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Marine Corps Air Station New River

"Pardon Our Noise, It's The Sound Of Freedom"
Marines shed light on barracks life

By Lance Cpl. Cameron Payne | Marine Corps Air Station New River | April 25, 2013

Marine Corps Air Station New River, N.C. --

Everyone knows the rules when it comes to the barracks. If you don’t have any dependents, such as a spouse or a child, you’re crashing at the bachelor enlisted quarters.

Having lived in the Headquarters and Headquarters Squadron Barracks aboard Marine Corps Air Station New River for almost a year now, I’m familiar with how life on an air station works.

You will commonly hear Marines complain about the barracks everywhere you go, but in my opinion the barracks is one of the best places to live.

Barracks life is a consistent roof over your head and a bed to sleep in. It is one of the perks of joining the Marine Corps that is often taken for granted. With promises of college tuition and a paycheck on the 1st and the 15th of the month, living in the barracks is one of the benefits that may get overlooked.

Yes, barracks life gets repetitive. There are only so many “Walking Dead” reruns you can watch in the TV lounge before someone says, “I’m bored.” But here is the hidden beauty of living in the barracks. Everyone is bored. There is no greater motivating force than boredom, and you would be surprised what a group of Marines could come up with given 48 hours.

“Birds of a feather flock together.”  I am not 100 percent sure I really understood this until I joined the Marine Corps. Everyone is going through the same issues you are. I don’t think there a better ice breaker than complaining about something you have in common with someone else.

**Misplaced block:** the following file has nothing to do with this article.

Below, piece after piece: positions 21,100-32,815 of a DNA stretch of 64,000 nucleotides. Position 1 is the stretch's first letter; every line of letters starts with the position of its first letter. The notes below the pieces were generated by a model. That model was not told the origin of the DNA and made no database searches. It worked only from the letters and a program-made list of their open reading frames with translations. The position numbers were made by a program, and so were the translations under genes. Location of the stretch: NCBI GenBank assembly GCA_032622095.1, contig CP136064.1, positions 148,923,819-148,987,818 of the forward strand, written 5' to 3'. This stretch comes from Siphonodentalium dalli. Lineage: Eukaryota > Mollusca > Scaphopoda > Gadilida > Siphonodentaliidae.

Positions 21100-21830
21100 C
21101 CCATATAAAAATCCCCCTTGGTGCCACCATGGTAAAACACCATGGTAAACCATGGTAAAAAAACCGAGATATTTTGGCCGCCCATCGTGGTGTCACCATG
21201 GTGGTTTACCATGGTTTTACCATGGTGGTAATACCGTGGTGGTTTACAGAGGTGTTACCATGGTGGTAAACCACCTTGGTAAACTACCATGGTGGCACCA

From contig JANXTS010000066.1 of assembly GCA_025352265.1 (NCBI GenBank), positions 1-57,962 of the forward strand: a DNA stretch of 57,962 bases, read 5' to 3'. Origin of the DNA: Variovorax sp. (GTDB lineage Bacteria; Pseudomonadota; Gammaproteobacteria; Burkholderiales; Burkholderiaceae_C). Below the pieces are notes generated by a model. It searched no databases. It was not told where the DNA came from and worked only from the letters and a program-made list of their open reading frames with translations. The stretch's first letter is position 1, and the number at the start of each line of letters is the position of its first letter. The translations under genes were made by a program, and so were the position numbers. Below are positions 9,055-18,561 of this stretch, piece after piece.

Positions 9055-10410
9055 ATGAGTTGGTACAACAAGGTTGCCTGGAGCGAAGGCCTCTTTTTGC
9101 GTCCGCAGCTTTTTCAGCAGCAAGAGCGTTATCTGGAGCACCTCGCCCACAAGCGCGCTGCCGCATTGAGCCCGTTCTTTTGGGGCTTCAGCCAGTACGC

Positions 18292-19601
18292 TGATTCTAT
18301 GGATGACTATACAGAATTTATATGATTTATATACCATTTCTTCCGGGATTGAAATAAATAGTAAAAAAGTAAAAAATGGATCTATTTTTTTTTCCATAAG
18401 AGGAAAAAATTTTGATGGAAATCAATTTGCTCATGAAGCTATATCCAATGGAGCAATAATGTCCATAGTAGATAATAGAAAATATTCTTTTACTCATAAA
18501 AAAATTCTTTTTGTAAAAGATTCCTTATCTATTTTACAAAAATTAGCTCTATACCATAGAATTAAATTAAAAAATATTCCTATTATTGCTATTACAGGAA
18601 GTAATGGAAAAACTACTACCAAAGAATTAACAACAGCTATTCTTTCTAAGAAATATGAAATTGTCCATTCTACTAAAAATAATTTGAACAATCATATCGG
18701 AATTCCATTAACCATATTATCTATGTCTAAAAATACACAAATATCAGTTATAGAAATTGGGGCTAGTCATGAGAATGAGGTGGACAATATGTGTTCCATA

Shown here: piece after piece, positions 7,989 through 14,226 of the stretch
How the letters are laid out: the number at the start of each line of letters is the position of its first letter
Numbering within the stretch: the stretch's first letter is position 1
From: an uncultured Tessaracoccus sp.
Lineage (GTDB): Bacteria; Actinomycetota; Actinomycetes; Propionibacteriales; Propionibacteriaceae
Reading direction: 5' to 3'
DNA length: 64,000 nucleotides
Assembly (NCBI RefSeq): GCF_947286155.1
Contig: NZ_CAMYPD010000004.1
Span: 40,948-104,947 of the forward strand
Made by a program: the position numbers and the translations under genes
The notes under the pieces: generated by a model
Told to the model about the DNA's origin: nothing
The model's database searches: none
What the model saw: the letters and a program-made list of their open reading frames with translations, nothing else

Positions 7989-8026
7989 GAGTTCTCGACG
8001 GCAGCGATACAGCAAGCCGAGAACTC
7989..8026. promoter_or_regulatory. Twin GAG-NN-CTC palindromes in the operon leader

Where I am going with all of this is that living in the barracks groups you with Marines that you normally wouldn’t interact with on a daily basis.

I have met some close friends who work in other sections whom I would have never met had I not lived in the barracks.

Also, with the barracks located on base, Marines also have the opportunity to visit the brand new multi-million dollar fitness center, as well as make a short trip to the Marine Corps Exchange or the Commissary to stock the full-sized fridge that each room in the barracks is furnished with, saving them the trouble of wasting gas to go off base.

The barracks are convenient.

“The barracks I live in is close to the chow hall where I work,” said Lance Cpl. Aaron Sampson, food service specialist. “Overall the barracks is the place to be for Marines trying to save money, or if they want to be surrounded by their fellow Marines.”

Even if a Marine isn’t interested in visiting the fitness center, it doesn’t take much to walk outside where one can usually see a group of Marines playing football or soccer on the brand new turf field on base.

So yes, Marines will usually find a reason to complain, but with the convenience of a consistent roof over their heads, centralized location of the barracks, and plethora of activities provided on base, living in bachelor enlisted quarters shouldn’t be one of those things.

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